Recent statistics reveal that biopharma post-grant proceedings are increasing. In particular, generic and biosimilar manufacturers are recognizing advantages of this pathway. The high success rates achieved so far are also compelling. For IPR petitions that have reached a final disposition as of Feb. 29, 2016, out of 1,359 IPR trials that have been instituted (including all areas of technology), 53 percent have resulted in some or all instituted claims being cancelled (corresponding to 87 percent of trials that reach the final written decision stage).24 For biosimilar developers, since many of the composition-of-matter patents covering brand-name biologics are close to expiry, post-grant proceedings represent a particularly promising strategy for attacking follow-on patents, such as those covering formulations or specific dosing regimens.

Insight from Early IPRs Challenging Patents Covering Biologics

IPRs challenging patents covering brand-name biologics (recombinantly produced proteins including antibodies) have been filed both by biosimilar developers directly (Table 2) and also by other entities (Table 3). The first such IPRs to reach a final written decision were initiated by BioMarin Pharmaceutical Inc. challenging patents covering Myozyme and Lumizyme, marketed by Genzyme.25 The challenged claims in those cases were broad method-of-treatment claims reciting mechanistic limitations and dosing limitations. The PTAB found all challenged claims to be unpatentable based on obviousness, stating that ‘‘the claimed subject matter was a product of routine clinical trial processes.’’26 The PTAB was unconvinced by the patent owner’s arguments related to secondary considerations, finding an insufficient nexus between the evidence and the claim features.27 While BioMarin’s motivation was to clear a path for a competing biologic, rather than a biosimilar, the decisions nevertheless have relevance for potential biosimilar developers since the result could allow earlier market entry for biosimilars.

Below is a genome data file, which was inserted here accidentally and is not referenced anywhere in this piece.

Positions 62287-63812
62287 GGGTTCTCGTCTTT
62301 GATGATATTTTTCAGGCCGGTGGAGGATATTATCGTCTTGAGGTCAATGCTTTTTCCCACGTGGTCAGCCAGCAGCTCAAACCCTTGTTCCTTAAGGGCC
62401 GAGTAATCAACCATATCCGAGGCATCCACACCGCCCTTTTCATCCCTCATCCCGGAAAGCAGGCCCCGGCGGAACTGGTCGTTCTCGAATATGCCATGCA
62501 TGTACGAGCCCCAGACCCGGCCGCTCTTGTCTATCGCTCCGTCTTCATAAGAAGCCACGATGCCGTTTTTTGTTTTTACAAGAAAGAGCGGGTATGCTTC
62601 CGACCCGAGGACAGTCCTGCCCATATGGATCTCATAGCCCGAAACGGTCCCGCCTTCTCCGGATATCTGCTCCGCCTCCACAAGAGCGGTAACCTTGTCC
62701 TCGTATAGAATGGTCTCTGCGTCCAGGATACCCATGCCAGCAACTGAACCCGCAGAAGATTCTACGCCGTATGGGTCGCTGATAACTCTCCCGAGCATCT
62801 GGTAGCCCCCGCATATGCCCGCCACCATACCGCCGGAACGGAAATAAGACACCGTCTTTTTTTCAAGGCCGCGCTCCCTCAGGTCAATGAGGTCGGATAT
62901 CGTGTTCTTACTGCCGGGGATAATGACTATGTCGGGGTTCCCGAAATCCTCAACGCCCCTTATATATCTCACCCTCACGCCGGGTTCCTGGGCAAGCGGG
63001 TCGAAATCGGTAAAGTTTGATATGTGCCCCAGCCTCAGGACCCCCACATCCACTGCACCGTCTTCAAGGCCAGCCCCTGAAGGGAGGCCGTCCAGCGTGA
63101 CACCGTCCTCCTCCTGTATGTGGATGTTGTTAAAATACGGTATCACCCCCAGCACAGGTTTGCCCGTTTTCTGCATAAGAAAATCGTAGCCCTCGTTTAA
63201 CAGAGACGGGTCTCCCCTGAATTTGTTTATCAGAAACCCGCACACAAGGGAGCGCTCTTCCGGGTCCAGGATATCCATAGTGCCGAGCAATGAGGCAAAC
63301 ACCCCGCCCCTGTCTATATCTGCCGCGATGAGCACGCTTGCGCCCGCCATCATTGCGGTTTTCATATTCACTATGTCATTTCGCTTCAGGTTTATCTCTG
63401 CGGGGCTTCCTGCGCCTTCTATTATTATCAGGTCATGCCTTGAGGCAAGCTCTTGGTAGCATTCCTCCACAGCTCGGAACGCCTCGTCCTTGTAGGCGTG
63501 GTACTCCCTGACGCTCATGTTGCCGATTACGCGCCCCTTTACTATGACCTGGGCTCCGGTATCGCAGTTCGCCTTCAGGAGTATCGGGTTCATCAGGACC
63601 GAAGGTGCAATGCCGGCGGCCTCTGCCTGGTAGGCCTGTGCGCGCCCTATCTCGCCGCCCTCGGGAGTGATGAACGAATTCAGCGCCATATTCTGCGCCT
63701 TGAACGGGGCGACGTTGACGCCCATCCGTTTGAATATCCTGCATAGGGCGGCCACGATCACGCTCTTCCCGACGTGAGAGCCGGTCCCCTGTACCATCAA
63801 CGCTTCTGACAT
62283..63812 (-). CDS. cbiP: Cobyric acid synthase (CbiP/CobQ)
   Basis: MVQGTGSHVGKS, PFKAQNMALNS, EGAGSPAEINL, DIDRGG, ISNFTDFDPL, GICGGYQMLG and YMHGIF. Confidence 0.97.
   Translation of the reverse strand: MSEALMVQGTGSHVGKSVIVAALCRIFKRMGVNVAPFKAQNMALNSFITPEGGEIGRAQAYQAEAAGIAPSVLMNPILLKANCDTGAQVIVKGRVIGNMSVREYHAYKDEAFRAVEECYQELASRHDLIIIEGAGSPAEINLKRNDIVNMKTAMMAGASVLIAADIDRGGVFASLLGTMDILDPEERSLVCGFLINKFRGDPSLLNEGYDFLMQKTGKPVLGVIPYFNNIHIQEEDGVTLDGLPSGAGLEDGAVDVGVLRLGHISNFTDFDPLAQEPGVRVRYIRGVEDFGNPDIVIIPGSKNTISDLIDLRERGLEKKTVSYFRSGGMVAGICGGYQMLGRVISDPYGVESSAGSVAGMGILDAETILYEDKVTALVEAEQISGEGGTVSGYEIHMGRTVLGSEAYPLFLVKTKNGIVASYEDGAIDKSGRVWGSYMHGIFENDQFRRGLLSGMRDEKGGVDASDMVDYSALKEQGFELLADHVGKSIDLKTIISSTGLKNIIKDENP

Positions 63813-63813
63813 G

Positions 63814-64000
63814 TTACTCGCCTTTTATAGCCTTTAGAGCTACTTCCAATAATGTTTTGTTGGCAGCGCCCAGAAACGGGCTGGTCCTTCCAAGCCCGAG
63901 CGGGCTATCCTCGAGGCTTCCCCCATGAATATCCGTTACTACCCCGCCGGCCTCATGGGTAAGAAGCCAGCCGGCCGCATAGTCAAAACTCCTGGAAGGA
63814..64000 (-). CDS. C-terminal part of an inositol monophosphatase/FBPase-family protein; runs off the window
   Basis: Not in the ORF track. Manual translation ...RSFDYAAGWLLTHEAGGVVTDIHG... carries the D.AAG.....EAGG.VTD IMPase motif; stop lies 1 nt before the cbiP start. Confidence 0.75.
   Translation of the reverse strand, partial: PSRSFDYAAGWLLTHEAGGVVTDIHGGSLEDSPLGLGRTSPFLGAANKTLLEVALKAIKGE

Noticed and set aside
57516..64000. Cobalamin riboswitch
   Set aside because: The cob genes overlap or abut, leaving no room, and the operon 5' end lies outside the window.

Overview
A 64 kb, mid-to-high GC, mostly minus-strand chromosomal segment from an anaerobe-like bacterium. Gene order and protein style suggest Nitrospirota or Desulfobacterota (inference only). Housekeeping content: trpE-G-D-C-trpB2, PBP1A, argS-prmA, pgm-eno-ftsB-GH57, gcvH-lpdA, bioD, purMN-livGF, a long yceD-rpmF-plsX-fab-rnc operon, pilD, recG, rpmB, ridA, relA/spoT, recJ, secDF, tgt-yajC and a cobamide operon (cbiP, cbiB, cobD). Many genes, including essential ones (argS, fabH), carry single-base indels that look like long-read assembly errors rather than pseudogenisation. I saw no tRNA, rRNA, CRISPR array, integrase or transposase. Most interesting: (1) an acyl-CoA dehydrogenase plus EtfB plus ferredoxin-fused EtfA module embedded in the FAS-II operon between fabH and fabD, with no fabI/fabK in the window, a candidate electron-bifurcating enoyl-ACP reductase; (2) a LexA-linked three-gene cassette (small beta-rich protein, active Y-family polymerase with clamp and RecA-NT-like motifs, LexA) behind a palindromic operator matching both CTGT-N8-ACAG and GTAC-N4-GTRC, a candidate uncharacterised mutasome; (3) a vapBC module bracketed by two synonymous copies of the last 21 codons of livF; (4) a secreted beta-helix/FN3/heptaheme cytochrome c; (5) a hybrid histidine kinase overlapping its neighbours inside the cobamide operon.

In a proceeding initiated by Phigenix, Inc., challenging a patent covering Genentech’s Kadcyla, the PTAB reached the opposite outcome, upholding all of the challenged claims.28 Notably, the claims in this case were composition-of-matter claims. The PTAB agreed with the patent owner that one of ordinary skill in the art would not have been motivated to combine the cited references, nor have had a reasonable expectation of success.29 Interestingly, while the PTAB has generally not placed much emphasis on secondary considerations, in the analysis of picture claims covering Kadcyla, the PTAB found convincing evidence of longfelt need, unexpected results and commercial success, and found a sufficient nexus between the evidence and the claims.30 This finding may not be broadly applicable to challenges by biosimilar developers since establishing a nexus for composition-of-matter claims covering a product is understandably easier than establishing a nexus for claims in other patents, such as follow-on patents likely to be the subject of most challenges.